These are dangerous times to be working for an investment bank in London. But some people are immune to the perils of being an expensive senior banker in a problematic market. We asked eight senior headhunters in London, working across a variety of markets, for their verdict on the key people behind the scenes in the City today.
These are the names they came up with. If the people below don't have longevity, no one does.
42 year-old Lee is a London-based managing director in Goldman's industrials M&A team. He joined the bank from Schroders in 2000 and was promoted to MD in 2009. Financial News included him in its top advisory bankers under 40 list in 2012 and predicted he'd be made partner in 2014. Unfortunately, he wasn't.
Nonetheless, headhunters say Lee is one of Goldman's linchpin M&A bankers in London. "He's very good," says one. The expectation is that he will be promoted next Goldman appoints a round of partners - later this year.
Like Lee, Antakly is a big - but comparatively unknown name in IBD. A "senior managing director" in Morgan Stanley's London IBD team, he specializes in natural resources deals and has a close relationship with Glencore. Ankatly is Lebanese but grew up in Paris. He's a brilliant chess player, having beat France's national champion aged 16. Headhunters say Antakly is to Morgan Stanley what Lee is to Goldman - although comparatively few people know his name outside of M&A in London.
Pearce is J.P. Morgan's head of credit sales in London. He joined the bank in 1995 and has worked there for nearly 20 years. J.P. Morgan is one of the top tier banks in credit trading globally and headhunters say Pearce has been crucial in building and maintaining its position in Europe. "He's been there a long time and is very well-liked. He's very down to earth, with no ego and a happy team. A super-decent guy," says one headhunter.
Dion is one of the powers-behind-the-scenes at J.P. Morgan. Head of the Central Risk Book trading desk at the bank, he's tasked with centralizing, netting down, and reducing risk for the bank as a whole. Dion studied at HEC and began his career on the LIFFE floor. He joined J.P. Morgan in 2007 and was global head of equity quant strategy until he was promoted to manage the central risk book in December 2013. "Dion is one of those crucial people at J.P. Morgan that no one knows about," says one fixed income headhunter.
36 year-old Leake is Deutsche's European head of equity derivatives distribution and structuring. A Cambridge physics graduate, he joined Deutsche Bank seven years ago and was promoted to run sales and structuring for equity derivatives in Europe in 2014. "Leake is one of those peopel who is very good, very steady and has been slowly rising up through the ranks," says one equities headhunter.
Radman was promoted to managing director at Goldman in 2013. He's thought to have joined in 2005 and is a senior equity derivatives salesman at the firm. "Radman is one of the rising stars at Goldman," says one equity derivatives headhunter. "He was running structured retail equity derivative sales and is on the partner track after being made MD." He predicts that Radman will be promoted to replace Dirk Keijer and Quentin Andre, who left Goldman for Citi last month.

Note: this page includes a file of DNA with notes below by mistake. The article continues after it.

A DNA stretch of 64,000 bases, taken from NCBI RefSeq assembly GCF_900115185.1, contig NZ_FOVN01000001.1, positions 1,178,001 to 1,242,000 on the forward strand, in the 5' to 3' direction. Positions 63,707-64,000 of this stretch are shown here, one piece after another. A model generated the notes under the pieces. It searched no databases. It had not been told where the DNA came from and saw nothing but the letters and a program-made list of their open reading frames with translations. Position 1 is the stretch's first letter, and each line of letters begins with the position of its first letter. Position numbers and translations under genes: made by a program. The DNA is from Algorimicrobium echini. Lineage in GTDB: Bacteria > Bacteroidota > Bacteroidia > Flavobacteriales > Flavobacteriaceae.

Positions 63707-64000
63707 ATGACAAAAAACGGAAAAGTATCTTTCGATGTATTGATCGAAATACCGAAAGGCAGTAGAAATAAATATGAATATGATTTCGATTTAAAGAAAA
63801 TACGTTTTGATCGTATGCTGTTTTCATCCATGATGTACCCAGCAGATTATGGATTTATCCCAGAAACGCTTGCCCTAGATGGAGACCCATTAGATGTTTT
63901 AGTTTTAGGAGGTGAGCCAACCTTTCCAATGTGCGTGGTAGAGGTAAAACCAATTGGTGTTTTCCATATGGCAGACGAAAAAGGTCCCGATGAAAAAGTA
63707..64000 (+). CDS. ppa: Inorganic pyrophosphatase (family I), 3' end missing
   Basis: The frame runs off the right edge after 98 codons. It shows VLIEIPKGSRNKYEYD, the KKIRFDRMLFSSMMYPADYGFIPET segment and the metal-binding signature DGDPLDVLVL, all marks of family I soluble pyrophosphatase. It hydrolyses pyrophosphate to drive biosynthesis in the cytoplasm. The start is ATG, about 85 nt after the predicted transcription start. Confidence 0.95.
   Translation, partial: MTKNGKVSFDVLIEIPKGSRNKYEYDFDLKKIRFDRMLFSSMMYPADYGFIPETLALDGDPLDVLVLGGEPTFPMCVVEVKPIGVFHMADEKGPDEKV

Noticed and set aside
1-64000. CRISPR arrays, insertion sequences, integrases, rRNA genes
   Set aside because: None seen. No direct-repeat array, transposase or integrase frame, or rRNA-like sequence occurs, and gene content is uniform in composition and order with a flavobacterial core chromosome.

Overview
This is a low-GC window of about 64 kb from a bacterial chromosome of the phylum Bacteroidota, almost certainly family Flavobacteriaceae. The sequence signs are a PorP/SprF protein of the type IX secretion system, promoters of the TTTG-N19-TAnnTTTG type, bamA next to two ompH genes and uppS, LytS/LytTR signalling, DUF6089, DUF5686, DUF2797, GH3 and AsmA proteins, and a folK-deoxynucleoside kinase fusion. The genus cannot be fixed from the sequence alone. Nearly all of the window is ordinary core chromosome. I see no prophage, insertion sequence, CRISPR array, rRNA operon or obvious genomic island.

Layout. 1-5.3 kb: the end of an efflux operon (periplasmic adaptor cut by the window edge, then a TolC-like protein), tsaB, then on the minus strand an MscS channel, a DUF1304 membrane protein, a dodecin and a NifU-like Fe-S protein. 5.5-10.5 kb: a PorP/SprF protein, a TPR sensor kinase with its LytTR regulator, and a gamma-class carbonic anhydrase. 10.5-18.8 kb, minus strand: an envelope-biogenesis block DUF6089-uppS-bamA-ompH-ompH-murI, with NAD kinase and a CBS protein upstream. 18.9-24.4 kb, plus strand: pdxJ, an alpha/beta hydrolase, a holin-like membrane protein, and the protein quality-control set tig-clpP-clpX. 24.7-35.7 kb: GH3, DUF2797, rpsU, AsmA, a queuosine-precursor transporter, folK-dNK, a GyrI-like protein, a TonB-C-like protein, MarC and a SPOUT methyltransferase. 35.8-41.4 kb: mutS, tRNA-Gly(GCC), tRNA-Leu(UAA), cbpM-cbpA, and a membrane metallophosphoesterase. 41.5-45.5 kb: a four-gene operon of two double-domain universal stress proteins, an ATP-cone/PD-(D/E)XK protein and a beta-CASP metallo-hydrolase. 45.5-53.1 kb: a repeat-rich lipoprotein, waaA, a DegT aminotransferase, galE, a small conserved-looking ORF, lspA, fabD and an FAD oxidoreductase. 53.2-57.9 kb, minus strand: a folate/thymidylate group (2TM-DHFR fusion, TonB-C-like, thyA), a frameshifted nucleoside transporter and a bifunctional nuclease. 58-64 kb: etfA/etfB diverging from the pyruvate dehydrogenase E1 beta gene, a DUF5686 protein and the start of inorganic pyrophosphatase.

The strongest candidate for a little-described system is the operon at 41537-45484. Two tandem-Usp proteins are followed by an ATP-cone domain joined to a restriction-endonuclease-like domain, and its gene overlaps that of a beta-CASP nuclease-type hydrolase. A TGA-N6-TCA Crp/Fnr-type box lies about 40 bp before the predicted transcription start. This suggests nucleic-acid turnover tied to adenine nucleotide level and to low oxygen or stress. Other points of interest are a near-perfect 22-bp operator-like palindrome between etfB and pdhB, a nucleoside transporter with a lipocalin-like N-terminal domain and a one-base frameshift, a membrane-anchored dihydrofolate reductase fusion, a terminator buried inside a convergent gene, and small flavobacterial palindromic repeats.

Caroline Robinson is a pan-European equity saleswoman at Exane. She joined the French bank in 2012 after five years at RBS and has made a big impact. "Caroline has surged up through the rankings since joining Exane," says one equities headhunter, who describes her performance as "exceptional." A former colleague says Robinson is an "amazing account manager," who, "handles two or three of the biggest long only accounts and knows *everything* and *everybody* there. If one of the vending machines at Capital runs out of Diet Coke she will have a note about it."
Nomura may be making redundancies in London, but Butterworth is safe. He joined the Japanese bank from RBC in 2014 as a managing director in the fixed income sales team and headhunters say he's since morphed into more of a COO. "Butterworth is a big man behind the scenes at Nomura," says one headhunter. "He's doing much more than just fixed income sales - he's reshaped a lot of things and worked on the regulatory angle. He's a young guy and is on track for a much bigger role."
Singhal is head of CDS trading at Deutsche Bank. That may sound curious given that Deutsche pulled back from CDS trading in 2014, but we understand that Singhal has been closing Deutsche's book - and doing very well in the process. The archetypal dark horse, he's not an MD (he's a director), but is reputedly has one of the highest P&Ls at Deutsche. He's never had a down year and allegedly made €80m as he wound down the CDS book last year. The question now is what Singhal will do next - winding down the CDS book was expected to take up to four years, but he's ahead of time and a man to seriously watch.
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